A central hotline will be set up in Germany to assess qualifications for foreign nationals in a bid to combat severe skill shortages in some professions.

Chancellor Angela Merkel's cabinet has approved legislation to recognize foreign academic qualifications, making it easier for non European Union professionals to work in Germany but it still needs to be approved by parliament.

The move comes at a time when Germany needs more foreign workers with specific qualifications. The German Chamber of Industry and Commerce estimates that there is a shortage of 400,000 skilled workers. The doctor's association Marburger Bund says Germany needs 12,000 hospital doctors and there is a shortage of around 3,000 general practitioners.

The Association of German Engineers said there were more than 76,000 unfilled engineering vacancies in June, up from 30,000 in 2009. The Federal Labor Office says the shortages have spread to include pharmacists, IT specialists, social workers and other healthcare professions.

It is also thought that there are thousands of foreigners living in Germany unable to work in their chosen profession because their qualifications are not recognized.

‘We're competing worldwide for the best brains. So, we have to optimize the potential of everyone who lives here. Our order books are full, things are looking great for us, so we need people such as technicians and engineers,’ said the education minister Annette Schavan.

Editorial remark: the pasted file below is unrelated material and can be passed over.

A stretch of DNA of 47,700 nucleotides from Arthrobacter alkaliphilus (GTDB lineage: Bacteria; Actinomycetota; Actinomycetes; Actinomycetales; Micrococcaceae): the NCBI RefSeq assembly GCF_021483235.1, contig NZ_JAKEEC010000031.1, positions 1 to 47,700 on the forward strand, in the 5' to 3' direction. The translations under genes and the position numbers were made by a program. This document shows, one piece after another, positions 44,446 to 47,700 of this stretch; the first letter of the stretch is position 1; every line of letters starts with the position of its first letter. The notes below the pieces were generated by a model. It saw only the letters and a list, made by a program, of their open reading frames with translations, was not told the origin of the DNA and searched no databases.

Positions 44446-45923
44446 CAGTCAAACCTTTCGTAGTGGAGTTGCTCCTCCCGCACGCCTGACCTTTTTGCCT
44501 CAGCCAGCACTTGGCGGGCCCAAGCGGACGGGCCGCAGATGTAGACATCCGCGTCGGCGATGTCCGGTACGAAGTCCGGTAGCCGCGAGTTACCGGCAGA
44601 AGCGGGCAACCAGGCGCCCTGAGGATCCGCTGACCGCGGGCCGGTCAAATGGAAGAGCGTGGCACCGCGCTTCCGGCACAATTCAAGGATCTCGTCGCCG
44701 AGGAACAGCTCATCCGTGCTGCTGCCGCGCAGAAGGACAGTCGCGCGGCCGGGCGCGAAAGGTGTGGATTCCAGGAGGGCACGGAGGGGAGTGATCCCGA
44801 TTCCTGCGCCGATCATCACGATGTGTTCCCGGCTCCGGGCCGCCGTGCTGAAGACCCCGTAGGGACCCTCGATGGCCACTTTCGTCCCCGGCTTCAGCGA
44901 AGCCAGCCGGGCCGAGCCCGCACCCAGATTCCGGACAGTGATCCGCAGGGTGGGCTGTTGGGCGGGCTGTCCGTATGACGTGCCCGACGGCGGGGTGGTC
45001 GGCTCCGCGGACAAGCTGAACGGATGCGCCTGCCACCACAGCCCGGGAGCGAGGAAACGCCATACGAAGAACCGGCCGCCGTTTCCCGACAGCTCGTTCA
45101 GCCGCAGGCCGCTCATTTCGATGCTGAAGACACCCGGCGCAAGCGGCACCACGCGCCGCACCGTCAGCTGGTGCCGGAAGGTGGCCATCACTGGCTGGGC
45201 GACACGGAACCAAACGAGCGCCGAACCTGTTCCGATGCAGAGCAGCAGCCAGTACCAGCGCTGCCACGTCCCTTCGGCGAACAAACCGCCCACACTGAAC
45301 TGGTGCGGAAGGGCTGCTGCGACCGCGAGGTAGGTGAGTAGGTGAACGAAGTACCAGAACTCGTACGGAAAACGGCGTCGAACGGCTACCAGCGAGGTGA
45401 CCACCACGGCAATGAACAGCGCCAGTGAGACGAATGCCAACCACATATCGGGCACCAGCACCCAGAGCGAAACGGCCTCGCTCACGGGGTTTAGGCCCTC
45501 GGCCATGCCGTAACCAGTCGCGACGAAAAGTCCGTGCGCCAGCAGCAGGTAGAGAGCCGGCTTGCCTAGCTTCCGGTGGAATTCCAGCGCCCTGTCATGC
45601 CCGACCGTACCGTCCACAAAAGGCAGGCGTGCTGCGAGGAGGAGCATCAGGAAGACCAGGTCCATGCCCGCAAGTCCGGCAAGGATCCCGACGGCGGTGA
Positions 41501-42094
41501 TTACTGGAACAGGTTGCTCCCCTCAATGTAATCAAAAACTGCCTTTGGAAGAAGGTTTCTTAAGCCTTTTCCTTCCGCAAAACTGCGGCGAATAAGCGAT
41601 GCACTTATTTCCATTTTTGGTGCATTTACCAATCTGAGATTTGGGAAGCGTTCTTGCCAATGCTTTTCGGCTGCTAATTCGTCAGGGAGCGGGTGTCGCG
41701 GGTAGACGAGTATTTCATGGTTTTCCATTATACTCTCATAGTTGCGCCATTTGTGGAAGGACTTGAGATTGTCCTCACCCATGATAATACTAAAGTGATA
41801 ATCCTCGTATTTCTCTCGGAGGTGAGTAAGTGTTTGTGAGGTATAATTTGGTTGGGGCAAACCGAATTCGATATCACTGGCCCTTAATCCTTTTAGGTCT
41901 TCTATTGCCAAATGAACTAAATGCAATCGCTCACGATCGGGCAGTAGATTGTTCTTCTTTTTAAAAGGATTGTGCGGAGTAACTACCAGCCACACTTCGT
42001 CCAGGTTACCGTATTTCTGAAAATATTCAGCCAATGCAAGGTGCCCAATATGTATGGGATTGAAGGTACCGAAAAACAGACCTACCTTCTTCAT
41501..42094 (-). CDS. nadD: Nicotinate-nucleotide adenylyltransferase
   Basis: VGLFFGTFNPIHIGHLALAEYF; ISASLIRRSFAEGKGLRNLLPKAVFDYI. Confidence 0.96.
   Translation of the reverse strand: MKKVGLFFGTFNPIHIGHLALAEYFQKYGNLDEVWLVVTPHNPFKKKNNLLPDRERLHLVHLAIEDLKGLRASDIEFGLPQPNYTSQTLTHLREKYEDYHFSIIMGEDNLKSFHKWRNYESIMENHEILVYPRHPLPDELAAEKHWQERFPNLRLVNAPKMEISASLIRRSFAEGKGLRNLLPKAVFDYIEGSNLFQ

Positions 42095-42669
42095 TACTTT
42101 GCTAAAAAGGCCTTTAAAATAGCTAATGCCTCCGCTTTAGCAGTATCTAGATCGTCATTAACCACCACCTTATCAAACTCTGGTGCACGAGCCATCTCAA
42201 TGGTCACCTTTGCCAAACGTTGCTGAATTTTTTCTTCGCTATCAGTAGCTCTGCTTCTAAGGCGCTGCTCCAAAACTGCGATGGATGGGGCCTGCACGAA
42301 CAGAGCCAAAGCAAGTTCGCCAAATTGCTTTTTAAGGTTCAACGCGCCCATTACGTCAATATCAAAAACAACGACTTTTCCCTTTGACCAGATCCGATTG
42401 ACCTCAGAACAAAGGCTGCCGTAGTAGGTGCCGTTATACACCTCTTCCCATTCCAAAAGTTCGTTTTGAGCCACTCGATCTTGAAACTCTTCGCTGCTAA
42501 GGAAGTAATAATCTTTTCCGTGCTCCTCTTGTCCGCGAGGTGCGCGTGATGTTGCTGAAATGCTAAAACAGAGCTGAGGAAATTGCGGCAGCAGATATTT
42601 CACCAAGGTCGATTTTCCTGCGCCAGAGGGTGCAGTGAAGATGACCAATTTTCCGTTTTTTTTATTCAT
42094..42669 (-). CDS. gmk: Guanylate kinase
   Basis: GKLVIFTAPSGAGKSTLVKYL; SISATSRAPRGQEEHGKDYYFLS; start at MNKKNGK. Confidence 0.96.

She also said that it is estimated that around 250,000 foreign workers have a vocational degree, 23,000 a masters or a technical qualification and 16,000 a university degree that cannot at present be recognized.

The new law would apply to 500 different professions and German states are considering changing the rules for other jobs such as teaching, which are regulated at a state rather than a Federal level.

Schavan said the government would also relax the rule requiring everyone working in certain professions such as doctors, to have a German passport.

But industry expert have warned that the change won’t suddenly solve recruitment problems. ‘We are not going to suddenly discover 300,000 highly qualified people,’ said Sybille von Obernitz of the German Association of Chambers of Commerce and Industry.

Herbert Bruecker, an economist and immigration specialist with the Federal Labor Office, advocates a points system using such criteria as education, work experience and language skills, as exists in Canada.

‘These measures for doctors and engineers will not lead to mass immigration. We would be doing well if we could attract even 1,000 workers like this each year,’ he added.